Inherent Jurisdiction

In addition to the statutory provisions as set out in Court rules, Canadian superior-level courts can defer to their inherent jurisdiction to provide a small measure of disclosure rights to litigants caught within proceedings that are to be disposed of in Chambers.

In McPherson, Justice Macdonald wrote:

“The institute questions the right of McPherson to discovery of any kind in proceedings which are not commenced by writ of summons. It submits that the order which McPherson seeks is tantamount to an order for discovery of documents under ... the Rules of Court, which is not applicable to proceedings commenced by petition. I agree that (the Rules of Court which require full disclosure) applies only to actions; a proceeding ... commenced by petition is not an action.

“However, a judge of this court has an inherent jurisdiction to order the production of relevant documents in any proceeding before it. Where the existence of relevant documents is known, the court will not deprive itself of access thereto if there is no other bar to their production. While an order for production based on the inherent jurisdiction of the court would normally be much less broad than an order for discovery of documents under (the Rules of Court), it is simply a means of ensuring that the court is able to control and regulate its own procedure.”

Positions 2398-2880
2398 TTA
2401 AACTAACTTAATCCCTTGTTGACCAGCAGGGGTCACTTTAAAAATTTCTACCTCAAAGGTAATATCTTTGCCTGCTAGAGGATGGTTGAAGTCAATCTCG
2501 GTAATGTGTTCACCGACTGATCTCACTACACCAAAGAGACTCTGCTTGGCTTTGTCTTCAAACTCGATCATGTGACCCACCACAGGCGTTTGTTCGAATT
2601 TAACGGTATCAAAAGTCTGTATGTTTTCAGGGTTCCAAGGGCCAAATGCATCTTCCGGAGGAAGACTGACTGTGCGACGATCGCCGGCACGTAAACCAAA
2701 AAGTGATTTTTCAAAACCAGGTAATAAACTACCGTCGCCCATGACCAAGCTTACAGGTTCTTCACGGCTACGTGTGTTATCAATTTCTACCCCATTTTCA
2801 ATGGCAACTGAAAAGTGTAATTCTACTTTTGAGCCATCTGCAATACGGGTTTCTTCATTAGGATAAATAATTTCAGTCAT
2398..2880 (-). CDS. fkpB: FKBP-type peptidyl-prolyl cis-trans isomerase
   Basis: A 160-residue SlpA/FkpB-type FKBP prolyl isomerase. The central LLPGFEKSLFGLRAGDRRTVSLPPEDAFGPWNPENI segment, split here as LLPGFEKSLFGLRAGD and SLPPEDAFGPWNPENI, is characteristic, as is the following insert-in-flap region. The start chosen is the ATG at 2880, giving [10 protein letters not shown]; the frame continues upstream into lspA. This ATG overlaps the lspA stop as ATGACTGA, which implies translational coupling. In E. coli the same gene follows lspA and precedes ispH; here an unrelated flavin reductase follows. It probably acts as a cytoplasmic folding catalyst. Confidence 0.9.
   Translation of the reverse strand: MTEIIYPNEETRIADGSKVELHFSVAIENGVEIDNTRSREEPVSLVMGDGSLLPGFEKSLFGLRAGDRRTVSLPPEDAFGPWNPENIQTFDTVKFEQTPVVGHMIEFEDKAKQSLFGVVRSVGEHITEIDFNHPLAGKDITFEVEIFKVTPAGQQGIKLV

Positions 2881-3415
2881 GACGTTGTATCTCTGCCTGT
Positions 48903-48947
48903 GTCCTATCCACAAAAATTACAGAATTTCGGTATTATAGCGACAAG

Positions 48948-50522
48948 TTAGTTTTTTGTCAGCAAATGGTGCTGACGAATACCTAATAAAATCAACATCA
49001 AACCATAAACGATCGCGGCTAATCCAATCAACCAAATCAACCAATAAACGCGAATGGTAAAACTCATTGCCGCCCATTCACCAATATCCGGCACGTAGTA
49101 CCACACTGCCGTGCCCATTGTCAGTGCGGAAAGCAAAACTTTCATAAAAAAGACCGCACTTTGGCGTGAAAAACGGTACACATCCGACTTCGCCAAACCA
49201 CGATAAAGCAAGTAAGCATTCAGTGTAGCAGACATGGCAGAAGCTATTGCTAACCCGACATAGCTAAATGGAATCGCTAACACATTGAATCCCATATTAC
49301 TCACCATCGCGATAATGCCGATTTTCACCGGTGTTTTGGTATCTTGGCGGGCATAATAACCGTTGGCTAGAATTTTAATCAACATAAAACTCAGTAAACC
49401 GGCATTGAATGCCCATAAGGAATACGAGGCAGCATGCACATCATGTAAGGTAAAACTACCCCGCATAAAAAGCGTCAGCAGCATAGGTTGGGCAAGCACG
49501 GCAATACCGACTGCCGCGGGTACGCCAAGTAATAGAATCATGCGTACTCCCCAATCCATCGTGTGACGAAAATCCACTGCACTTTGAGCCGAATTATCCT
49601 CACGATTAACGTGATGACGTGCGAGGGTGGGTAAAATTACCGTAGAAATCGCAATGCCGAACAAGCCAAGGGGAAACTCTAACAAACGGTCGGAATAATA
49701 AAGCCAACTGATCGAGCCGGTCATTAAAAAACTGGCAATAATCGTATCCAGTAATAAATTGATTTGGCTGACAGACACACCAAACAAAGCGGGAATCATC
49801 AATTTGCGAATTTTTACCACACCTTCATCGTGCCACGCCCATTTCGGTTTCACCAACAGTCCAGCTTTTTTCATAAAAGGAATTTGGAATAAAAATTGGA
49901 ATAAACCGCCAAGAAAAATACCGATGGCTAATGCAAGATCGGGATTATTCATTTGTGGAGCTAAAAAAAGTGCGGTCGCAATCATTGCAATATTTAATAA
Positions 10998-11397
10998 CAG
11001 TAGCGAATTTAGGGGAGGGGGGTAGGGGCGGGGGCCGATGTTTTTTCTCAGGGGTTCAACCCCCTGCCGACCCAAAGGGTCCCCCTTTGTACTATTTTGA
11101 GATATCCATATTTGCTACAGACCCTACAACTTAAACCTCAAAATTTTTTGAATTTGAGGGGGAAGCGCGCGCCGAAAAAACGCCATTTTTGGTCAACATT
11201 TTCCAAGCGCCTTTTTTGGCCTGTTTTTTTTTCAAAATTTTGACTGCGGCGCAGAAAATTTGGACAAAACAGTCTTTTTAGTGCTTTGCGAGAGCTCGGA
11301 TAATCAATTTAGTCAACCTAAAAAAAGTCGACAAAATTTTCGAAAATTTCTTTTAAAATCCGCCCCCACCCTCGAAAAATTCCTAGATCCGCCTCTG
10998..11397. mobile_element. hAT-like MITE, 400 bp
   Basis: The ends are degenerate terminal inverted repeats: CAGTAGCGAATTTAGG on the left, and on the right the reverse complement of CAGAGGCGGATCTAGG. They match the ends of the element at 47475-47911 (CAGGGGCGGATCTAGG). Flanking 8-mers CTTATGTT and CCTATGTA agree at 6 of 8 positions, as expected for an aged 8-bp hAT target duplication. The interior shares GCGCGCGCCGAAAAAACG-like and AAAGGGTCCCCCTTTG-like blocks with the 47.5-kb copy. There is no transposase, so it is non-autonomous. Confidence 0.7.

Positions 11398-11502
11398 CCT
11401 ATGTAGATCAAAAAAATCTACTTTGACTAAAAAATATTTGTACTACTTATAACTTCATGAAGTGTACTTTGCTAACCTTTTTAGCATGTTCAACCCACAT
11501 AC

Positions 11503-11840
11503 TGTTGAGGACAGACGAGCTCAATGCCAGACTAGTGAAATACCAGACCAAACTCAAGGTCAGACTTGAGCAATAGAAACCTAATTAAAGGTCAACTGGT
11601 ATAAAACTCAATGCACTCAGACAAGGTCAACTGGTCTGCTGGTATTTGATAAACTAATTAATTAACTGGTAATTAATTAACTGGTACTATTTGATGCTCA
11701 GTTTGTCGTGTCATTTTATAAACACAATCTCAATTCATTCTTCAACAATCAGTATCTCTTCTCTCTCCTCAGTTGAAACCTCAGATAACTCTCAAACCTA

But the courts maintain an inappropriate high threshold on these applications.

Relevance, it seems, is not enough.

In Nechako, the matter had proceeded to court by petition. The petitioner sought a certiorari against the government and applied for an order that the respondent produce all documents related to the contested government action. Again, the applicable principles of law were set out by the court, Justice Drossos presiding:

“The petitioner has no right of discovery of documents in proceedings commenced by petition ... as it does under ... the Rules of Court ....

"However, since the Court has inherent jurisdiction to order discovery of documents in any proceedings before it, the petitioner may seek the exercise of the Court's inherent jurisdiction to order disclosure, but such is narrowly applied and is much less broad than a discovery of documents under (the Rules of Court). Where the existence of relevant documents is known, the Court will not deprive itself of access thereto if there is no other bar to their production. An order for production is simply a means of insuring that the court is able to control and regulate its own procedure.

“Before the petitioner can trigger the court's discretion to order discovery of documents, the petitioner must first establish a basis, especially where on the issue of an order in council everything is presumed to be rightly and duly performed, until the contrary is shown. Mere allegations are not enough. A factual basis or framework is required; otherwise to embark on a general inquiry ... pursuant to an unsupported request, allegation, or statement that the petitioner in order to make out its case requires documents, which may or may not exist, solely in the possession or control of the other party, would open the door to what is often termed a fishing expedition. This the Courts have refused to do.”

Conclusions

Litigants caught in the Chambers track of litigation have limited disclosure rights. This is the price they pay for expedited justice.

But it can be a brutal cost as litigants have to throw themselves into the fray partially blindfolded as to what will hit them, and reasonably wary of far too many judges that think it’s manly to deny a request for document disclosure in Chambers and to use those deadly words fishing expedition.